Otosclerosis is a disease of the bone surrounding the inner ear. It can cause hearing loss when abnormal bone forms around the stapes, reducing the sound that reaches the inner ear. This is called conductive hearing loss. Less frequently, otosclerosis can interfere with the inner ear nerve cells and affect the production of the nerve signal. This is called sensorineural hearing loss.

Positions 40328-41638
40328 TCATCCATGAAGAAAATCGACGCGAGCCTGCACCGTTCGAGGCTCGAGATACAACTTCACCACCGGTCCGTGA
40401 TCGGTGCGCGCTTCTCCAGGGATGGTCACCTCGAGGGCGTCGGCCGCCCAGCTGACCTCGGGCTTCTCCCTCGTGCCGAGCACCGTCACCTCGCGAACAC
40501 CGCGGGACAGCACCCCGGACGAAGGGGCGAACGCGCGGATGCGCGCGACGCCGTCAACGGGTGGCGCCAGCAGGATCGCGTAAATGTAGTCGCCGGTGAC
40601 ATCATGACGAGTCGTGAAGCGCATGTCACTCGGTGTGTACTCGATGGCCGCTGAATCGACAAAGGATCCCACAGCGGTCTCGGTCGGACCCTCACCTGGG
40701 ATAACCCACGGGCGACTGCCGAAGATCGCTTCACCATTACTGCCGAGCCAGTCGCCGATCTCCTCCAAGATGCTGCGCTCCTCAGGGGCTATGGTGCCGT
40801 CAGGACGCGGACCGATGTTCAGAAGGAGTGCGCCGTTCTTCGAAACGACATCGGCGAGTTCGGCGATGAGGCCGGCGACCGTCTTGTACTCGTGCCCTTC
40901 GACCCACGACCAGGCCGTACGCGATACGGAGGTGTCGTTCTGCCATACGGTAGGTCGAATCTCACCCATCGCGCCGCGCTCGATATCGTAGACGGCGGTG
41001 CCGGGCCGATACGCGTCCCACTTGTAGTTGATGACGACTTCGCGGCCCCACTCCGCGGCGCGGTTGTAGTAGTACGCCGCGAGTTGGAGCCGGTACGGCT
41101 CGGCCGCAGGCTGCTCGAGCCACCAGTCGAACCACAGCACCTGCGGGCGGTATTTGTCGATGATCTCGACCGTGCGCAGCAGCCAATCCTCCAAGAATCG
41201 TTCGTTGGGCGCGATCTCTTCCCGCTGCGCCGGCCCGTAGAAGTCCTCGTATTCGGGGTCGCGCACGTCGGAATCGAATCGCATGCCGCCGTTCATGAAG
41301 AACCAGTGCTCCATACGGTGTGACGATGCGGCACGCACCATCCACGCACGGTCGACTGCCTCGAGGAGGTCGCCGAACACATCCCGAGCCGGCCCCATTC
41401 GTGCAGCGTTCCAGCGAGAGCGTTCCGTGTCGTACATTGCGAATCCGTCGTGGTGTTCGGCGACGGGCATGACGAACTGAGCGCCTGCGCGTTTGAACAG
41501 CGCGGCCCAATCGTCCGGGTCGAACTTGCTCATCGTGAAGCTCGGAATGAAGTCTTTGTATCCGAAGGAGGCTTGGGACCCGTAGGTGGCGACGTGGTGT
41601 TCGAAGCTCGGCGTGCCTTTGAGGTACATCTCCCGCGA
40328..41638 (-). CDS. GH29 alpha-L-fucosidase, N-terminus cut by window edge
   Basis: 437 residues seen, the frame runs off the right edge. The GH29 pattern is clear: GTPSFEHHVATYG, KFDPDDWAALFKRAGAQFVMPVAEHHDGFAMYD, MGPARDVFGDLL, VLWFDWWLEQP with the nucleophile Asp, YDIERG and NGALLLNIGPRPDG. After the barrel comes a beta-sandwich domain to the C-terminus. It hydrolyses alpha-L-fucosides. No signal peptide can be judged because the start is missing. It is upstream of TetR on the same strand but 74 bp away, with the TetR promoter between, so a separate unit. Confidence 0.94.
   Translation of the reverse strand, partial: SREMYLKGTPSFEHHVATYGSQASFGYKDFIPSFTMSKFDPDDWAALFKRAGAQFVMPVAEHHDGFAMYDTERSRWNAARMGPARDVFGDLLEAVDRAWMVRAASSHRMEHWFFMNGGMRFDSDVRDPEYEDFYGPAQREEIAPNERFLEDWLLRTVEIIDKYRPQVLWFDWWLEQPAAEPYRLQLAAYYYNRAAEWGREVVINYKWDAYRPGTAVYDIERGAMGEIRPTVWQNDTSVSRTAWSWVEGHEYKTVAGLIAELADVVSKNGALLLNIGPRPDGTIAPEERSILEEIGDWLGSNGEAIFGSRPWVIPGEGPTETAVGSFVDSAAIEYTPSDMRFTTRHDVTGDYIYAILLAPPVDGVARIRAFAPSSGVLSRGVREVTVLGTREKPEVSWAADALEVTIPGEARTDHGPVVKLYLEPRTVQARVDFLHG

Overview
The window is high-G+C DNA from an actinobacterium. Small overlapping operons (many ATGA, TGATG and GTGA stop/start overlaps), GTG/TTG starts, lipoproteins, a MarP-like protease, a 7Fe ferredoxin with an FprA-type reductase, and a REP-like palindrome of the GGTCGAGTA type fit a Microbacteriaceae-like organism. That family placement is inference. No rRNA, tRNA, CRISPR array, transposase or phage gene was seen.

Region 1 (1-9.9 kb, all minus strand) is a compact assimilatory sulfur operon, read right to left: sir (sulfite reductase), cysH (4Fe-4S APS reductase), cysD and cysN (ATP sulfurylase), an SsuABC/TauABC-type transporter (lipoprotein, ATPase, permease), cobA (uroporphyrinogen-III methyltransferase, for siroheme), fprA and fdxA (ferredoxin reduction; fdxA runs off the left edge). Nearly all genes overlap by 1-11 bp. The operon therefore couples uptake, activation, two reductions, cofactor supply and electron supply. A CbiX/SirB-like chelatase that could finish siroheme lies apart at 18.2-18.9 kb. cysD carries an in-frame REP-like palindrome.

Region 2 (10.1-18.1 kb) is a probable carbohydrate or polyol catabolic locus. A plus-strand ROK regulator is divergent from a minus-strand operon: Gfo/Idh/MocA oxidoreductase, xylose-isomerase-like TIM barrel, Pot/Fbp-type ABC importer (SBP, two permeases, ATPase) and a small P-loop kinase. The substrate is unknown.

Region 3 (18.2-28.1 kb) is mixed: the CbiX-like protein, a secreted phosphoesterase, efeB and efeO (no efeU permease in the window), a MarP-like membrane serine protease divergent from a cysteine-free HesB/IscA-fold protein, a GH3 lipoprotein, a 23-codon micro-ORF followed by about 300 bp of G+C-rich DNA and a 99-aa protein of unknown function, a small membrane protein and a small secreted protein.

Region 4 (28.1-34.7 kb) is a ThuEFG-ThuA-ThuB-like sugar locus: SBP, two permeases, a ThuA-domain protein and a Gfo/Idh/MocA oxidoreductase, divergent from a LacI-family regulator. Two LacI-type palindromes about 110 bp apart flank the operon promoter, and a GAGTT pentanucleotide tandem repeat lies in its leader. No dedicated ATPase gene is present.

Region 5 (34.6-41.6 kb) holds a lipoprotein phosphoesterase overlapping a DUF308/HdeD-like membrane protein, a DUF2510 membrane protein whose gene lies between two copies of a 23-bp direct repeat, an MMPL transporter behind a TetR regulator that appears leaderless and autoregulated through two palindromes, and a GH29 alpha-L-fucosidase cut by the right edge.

The commonest symptom is hearing loss that may take many years to become obvious. The degree of hearing loss may range from slight to severe. It can be conductive, sensorineural or both. In addition to hearing loss, some people with otosclerosis may experience tinnitus or noise in the ear. The intensity of the tinnitus is not necessarily related to the degree or type of hearing loss. Very rarely, otosclerosis may also cause dizziness.
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